Achieving this kind of partnership isn’t easy, because within NHS there is still considerable mistrust of pharmaceutical companies—health-care providers still see them as pushing products without regard to local objectives, and this is the prejudice that pharma companies must overcome.

Can you give an example of a partnership?

CHRIS: One of the most fertile areas for these projects is in the treatment of diabetes, which has a complicated treatment pathway, is treated with a plethora of drugs, requires close working between general practitioners and specialists, which are often hospitals, and has a wide range of comorbidities and complications. In one region, seven different pharma companies worked with the PCT to help create a more integrated patient pathway, so patients spent as little time in the hospital as possible. The NHS improves outcomes while lowering the cost of care, and the increased usage of antidiabetic medication—in the right patients at the right time—is partially responsible for the result.

Can successful regional projects be expanded nationwide?

CHRIS: It is difficult to expand projects to other parts of the country, because the projects depend heavily on trust.

As an example, one company had been successful with a complete patient- management solution provided to a PCT on a capitated basis. It was very elegant, very effective, and it had been developed working in partnership with a PCT over six months. So the company packaged this solution, gave it to their other salespeople and told them to take it to other accounts. A year later, they had found precisely zero customers willing to partner with them.

The company’s people thought they’d spent six months developing an offering, but they’d actually spent six months building a customer relationship. Before a customer will hand over their patients to you, they have to trust you. I think that’s the critical thing in developing collaborative projects.

So what are the barriers to building trust with customers?

CHRIS: One challenge is that the idea of collaboration is very different from the mind-set that pervaded the pharma industry. A true appreciation of the value of partnership is still fairly rare, both within pharma and the NHS.

At a recent meeting of the ABPI that focused on joint working, a senior NHS leader told everyone, “We may all understand the value of working together, but until the people two or three levels below us get this, then we will never be able to make it matter.”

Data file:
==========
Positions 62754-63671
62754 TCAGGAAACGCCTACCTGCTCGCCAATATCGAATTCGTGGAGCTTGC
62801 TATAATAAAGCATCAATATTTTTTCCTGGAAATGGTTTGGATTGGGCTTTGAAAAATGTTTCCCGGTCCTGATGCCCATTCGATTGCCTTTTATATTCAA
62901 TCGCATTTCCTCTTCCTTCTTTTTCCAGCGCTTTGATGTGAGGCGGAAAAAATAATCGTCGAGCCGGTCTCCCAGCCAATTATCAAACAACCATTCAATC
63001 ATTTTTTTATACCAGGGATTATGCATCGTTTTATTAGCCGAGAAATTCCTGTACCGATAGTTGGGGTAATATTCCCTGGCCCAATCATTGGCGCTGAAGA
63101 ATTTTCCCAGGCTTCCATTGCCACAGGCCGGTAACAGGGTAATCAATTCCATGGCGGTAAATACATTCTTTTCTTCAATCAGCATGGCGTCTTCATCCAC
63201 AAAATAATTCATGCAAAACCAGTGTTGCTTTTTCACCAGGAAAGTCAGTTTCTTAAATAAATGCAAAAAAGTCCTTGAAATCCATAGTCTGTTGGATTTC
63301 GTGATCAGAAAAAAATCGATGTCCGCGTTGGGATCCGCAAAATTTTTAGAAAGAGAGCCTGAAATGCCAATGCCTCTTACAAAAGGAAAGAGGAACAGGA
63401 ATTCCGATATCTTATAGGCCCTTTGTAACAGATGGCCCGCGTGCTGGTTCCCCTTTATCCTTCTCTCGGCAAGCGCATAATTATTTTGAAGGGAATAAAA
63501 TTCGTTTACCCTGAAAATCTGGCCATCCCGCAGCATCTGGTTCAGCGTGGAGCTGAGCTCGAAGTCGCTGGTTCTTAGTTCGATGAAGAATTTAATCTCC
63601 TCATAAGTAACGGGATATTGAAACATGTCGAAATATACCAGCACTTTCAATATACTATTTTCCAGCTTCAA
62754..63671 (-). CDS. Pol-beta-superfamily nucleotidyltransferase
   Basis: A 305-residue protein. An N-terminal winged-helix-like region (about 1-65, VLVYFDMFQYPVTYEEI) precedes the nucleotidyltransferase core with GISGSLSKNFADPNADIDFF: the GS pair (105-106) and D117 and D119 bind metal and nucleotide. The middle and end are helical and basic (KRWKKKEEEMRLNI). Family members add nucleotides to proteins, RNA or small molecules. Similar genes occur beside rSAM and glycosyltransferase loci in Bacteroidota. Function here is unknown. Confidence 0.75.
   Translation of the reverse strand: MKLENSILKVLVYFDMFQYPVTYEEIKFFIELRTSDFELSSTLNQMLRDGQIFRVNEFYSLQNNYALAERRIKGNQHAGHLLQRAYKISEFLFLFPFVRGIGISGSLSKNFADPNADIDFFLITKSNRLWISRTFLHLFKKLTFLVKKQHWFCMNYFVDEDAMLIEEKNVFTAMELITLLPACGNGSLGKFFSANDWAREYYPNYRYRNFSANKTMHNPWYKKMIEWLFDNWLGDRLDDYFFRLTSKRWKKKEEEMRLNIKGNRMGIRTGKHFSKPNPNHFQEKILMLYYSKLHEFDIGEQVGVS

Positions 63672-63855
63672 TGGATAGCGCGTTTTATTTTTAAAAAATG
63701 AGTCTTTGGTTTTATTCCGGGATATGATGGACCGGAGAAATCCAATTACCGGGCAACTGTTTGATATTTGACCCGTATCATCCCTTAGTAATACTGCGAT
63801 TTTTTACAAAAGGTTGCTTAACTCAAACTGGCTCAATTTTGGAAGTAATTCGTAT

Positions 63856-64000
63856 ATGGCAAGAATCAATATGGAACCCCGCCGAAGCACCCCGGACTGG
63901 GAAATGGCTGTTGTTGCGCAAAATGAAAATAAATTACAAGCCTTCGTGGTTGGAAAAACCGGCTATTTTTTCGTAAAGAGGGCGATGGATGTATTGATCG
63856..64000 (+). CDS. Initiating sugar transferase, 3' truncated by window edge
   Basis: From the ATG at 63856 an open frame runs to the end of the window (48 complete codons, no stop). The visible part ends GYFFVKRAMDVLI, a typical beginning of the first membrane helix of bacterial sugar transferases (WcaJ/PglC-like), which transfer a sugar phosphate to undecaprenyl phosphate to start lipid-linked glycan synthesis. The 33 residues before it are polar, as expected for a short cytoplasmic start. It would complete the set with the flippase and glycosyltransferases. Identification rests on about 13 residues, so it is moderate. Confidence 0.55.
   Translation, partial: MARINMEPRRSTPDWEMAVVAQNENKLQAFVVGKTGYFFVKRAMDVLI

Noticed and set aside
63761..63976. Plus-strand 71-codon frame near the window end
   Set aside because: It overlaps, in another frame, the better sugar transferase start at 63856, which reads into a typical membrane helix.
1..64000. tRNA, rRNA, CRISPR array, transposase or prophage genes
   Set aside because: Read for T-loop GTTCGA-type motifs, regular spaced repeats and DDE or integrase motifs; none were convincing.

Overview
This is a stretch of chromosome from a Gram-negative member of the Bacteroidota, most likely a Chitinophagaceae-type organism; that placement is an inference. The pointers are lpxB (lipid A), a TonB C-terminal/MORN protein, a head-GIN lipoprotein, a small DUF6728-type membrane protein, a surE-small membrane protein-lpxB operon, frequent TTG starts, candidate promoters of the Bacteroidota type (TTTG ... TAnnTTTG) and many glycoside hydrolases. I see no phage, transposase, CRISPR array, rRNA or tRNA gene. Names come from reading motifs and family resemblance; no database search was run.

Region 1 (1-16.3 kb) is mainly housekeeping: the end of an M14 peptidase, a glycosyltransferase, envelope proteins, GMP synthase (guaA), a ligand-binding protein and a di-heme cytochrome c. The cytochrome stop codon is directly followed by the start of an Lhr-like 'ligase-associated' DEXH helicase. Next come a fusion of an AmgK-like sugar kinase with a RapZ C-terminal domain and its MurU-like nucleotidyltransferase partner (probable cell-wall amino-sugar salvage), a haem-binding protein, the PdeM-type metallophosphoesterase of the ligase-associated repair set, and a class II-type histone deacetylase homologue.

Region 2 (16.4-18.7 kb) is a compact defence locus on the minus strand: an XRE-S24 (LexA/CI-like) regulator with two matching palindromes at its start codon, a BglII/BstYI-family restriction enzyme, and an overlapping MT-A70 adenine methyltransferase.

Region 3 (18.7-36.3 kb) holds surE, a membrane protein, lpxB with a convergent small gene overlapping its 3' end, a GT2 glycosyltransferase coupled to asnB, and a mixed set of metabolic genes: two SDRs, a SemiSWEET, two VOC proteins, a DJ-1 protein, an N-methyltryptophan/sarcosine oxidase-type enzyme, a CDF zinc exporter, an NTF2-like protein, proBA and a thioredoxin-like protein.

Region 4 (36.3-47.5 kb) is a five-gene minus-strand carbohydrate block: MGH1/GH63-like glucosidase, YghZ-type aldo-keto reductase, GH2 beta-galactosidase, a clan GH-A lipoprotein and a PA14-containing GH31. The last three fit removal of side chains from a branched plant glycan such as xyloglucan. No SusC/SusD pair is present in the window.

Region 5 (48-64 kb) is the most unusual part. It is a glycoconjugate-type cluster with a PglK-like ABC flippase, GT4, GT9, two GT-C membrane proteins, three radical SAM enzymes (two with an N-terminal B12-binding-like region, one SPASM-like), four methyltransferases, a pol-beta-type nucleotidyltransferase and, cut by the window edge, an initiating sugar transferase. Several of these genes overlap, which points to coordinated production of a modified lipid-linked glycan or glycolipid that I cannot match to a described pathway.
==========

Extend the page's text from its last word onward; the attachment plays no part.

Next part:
So far, many of these partnership projects have succeeded by playing the “seniority card.” A commitment to partnership is demonstrated by sending the most senior country leadership into meetings, and this helps to establish trust. But there are more than 200 local commissioning organisations across the UK that a pharmaceutical company might want to address. There is no way that the director-level team has the time to visit all of these.

Is this where key account management (KAM) can be effective?

CHRIS: Yes, exactly. The local-level relationship between pharma and the NHS cannot remain a transactional process of detailing products in a hope of influencing individual patient decisions. Key account teams have to work as local partners, showing they can share the objectives and needs of NHS officials, and can support them with technical and management skills. In that way, the KAM teams build relationships and trust. This will enable the teams to establish joint working projects. The same capabilities will help to spread those projects on a nationwide scale.

It’s important to remember that a key account management team has to be a collaboration; it’s not just naming a key account manager. The team needs to offer the full range of capabilities and value that the firm has to offer. It has to be a team effort, a group dynamic.

Ultimately, the goal should be making customers part of the team. That’s what key account management is all about.